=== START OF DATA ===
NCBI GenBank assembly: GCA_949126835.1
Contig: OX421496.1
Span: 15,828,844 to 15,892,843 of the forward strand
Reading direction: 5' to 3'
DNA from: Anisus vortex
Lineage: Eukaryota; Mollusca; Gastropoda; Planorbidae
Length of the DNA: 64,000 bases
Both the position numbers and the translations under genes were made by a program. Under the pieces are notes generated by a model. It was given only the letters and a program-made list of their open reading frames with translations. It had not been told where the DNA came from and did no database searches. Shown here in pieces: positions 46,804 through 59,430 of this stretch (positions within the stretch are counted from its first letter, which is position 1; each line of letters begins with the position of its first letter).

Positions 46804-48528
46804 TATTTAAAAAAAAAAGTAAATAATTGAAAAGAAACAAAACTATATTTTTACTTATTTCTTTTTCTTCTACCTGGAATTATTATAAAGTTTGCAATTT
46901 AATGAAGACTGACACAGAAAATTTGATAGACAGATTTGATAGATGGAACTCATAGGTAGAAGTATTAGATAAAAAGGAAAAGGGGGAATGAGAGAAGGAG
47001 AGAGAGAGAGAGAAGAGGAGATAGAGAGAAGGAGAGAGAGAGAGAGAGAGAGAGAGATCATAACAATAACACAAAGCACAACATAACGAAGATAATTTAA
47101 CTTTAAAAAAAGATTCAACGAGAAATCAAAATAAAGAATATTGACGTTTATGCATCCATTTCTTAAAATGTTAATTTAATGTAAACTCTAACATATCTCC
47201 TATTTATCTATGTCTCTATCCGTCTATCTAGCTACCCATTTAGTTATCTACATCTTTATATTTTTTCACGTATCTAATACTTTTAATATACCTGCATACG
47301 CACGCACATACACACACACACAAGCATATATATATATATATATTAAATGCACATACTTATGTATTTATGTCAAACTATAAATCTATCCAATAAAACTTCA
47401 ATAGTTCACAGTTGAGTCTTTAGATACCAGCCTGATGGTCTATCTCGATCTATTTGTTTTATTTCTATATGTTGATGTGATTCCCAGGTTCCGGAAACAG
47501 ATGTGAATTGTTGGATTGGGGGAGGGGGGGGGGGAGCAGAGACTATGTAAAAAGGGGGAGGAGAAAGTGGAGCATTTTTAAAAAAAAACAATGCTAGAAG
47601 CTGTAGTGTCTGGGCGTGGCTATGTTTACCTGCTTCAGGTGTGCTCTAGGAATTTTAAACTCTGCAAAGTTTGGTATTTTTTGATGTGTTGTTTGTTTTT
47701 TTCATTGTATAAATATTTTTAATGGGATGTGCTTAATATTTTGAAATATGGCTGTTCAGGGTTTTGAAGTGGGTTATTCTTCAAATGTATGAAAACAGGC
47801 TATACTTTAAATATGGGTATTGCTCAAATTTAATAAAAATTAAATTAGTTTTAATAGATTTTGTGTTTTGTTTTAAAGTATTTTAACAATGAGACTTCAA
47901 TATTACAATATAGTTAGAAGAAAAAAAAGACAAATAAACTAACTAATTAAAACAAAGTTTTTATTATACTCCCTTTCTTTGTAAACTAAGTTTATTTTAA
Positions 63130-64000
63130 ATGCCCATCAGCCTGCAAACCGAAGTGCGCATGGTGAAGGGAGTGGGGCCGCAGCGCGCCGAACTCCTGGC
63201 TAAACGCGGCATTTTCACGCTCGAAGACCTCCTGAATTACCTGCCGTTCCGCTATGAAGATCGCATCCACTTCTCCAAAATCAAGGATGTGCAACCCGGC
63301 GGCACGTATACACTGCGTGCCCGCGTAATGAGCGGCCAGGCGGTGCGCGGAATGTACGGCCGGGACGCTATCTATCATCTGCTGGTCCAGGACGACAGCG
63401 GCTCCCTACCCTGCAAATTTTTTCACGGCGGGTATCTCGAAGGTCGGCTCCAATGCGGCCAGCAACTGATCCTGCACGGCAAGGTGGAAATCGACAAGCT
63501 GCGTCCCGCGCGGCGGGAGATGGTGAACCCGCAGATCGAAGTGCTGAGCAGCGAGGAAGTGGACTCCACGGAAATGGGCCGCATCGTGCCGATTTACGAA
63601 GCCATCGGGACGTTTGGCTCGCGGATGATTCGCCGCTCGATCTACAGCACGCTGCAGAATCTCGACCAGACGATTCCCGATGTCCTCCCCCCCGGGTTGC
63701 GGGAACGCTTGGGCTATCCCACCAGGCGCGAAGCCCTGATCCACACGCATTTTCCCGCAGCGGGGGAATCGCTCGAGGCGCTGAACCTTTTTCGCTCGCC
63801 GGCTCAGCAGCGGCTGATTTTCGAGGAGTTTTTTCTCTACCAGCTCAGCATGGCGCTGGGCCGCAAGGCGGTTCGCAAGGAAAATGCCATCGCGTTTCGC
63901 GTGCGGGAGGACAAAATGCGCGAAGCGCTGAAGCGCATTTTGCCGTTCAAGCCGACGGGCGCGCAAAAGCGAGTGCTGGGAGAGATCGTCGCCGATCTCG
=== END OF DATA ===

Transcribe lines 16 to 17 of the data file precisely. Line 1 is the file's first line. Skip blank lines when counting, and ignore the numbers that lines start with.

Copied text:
47401 ATAGTTCACAGTTGAGTCTTTAGATACCAGCCTGATGGTCTATCTCGATCTATTTGTTTTATTTCTATATGTTGATGTGATTCCCAGGTTCCGGAAACAG
47501 ATGTGAATTGTTGGATTGGGGGAGGGGGGGGGGGAGCAGAGACTATGTAAAAAGGGGGAGGAGAAAGTGGAGCATTTTTAAAAAAAAACAATGCTAGAAG